Are you a storyteller? A practitioner or a technician?
So as I was sitting in the morning church service, there was a piano selection performed right at the beginning. As I was sitting there listening to this beautiful melody coming out of this grand piano; I thought this grand piano has been sitting at the front for a long time but I have yet to notice how beautiful it sounds. The soloist was playing this instrument in a way that brought out the tremendous musical range. The soloist was completely engaged with the piano, focused on the song, the notes, the stanzas. Why have I never noticed this piano before?
The audience was completely engaged in the music, tied to every note, anticipating the next stanza, watching as the soloist’s hands interacted with the keys, playing notes with methodical movements from one to the next. The piano has the potential to play that well…but it is the soloists interpretation of the music selection as she used this instrument to bring the story of the song to the ears of the audience.
About a week ago, I had someone question me whether the advent of Flip Video devices would create a drastic reduction in online video production industry? A great question. But as I listened to this soloist interact with this grand piano, I began to think about this question even more. My first response to this individual was simply whether I am using a Flip Video device, a high definition pro-sumer camera, or a $70K Sony HDCAM….it is not the device that tells the story…it is the practitioner who interprets the technology to create and deliver the story.
True practitioners, real storytellers know how to evolve with technology and maximize it’s potential to meet the needs of an audience. I think of a story I produced a few years ago about an Opera Singer on his way to re-merge as an Opera Sinder, my friend Ron Gattis.
When I first started working in video production (broadcast video production), I used what was called BetaCAM video devices. The camera weighed 30lbs and was the size of medium size briefcase positioned on my shoulder or on a tripod heavier than the camera itself. We would take the results of the video taping and use two large BetaCAM decks (Two large VCR’s) to edit between in a linear mode. One mistake and there was no going back…time to re-edit. Using that set-up, I won six Emmy Awards and numerous other AP awards for Television Excellence.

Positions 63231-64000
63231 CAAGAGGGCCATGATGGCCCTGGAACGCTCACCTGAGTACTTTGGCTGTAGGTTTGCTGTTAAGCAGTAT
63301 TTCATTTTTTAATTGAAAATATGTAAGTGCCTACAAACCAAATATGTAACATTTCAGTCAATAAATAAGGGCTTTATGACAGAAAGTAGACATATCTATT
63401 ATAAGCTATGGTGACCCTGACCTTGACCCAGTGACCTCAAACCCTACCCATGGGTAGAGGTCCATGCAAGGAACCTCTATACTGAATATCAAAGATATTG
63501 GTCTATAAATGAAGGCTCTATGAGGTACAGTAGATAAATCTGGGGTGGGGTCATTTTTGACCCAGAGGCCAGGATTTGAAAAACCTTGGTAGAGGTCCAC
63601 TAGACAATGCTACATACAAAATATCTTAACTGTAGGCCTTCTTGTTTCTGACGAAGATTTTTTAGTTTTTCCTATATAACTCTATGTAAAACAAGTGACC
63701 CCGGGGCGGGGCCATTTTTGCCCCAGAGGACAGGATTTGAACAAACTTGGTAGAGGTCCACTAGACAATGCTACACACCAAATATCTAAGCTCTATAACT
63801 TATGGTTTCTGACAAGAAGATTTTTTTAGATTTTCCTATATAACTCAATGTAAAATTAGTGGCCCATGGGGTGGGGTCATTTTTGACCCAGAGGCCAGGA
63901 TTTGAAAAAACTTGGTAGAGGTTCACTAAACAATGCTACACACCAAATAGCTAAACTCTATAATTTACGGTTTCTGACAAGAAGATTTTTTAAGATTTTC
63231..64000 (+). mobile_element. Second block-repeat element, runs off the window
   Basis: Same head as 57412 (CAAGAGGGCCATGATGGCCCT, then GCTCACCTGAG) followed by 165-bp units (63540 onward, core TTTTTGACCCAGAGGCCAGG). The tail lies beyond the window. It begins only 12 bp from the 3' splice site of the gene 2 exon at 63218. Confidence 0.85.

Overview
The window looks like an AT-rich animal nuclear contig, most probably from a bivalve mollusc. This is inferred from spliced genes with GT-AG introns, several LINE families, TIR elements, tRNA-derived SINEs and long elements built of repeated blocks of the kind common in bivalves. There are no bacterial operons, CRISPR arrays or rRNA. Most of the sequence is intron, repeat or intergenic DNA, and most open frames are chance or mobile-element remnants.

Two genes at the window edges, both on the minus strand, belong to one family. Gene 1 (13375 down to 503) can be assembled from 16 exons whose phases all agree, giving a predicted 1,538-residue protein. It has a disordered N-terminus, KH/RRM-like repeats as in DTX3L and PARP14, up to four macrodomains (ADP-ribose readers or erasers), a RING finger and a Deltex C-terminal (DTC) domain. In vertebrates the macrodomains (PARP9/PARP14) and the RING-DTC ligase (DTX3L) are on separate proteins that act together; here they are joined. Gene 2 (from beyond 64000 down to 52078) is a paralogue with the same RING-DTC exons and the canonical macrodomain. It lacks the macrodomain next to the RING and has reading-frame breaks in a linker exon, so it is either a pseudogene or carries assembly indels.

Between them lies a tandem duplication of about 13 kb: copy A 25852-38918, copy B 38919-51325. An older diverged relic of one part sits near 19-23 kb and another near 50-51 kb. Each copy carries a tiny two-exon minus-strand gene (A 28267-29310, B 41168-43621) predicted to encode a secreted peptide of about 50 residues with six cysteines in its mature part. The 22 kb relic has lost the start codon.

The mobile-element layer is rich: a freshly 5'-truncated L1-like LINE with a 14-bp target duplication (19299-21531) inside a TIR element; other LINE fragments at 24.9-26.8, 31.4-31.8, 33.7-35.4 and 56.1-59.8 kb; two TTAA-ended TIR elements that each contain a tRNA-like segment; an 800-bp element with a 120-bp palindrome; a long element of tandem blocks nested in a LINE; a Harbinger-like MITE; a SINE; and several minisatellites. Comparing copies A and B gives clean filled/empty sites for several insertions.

I tell this story…and many journalists before me endured broadcast video camera larger than this where the camera was split into two pieces.
Now, I work with a camera less than half the size, half the price, and edit on a laptop. I can deliver my stories to audiences broader than the DMA I was working in during my broadcast television days. I put the video into the laptop and can move the video around, manipulate it in ways that would take a major post-production house of 10 years ago tons of money and weeks of production.
The technology is changing, but I still have to use it appropriately to deliver a high quality story in a manner that allows the audience forget they are watching this story on a screen, remove their peripheral vision. Whether it is a theatre or a computer screen…I want to create that story within an interface that is interactive. You know what I mean, that moment when you are sitting in a movie and you are so involved with the story-line, you forget you are in a theatre. It is all about being in the “Zone” from both an audience perspective and a practitioner perspective.
Do you think that if the soloist was given a keyboard device that was no bigger than a laptop, she could render a melody worth sitting and listening too? Do you think Ansel Adams could render a beautiful landscape using a pin-hole camera that was created from a Quaker Oats cylinder? The ability for a practitioner to tell a story is embedded in our DNA, whether it is a Flip Video Camera or beautiful state of the art Grand Piano.
So next time you hear that beautiful melody/harmony coming from a Grand Piano…think for a minute, is it the Grand Piano rendering those beautiful notes….or is the vision of the soloist interpreting the potential of those keys and bringing you the audience into “their” world. I love telling visual stories!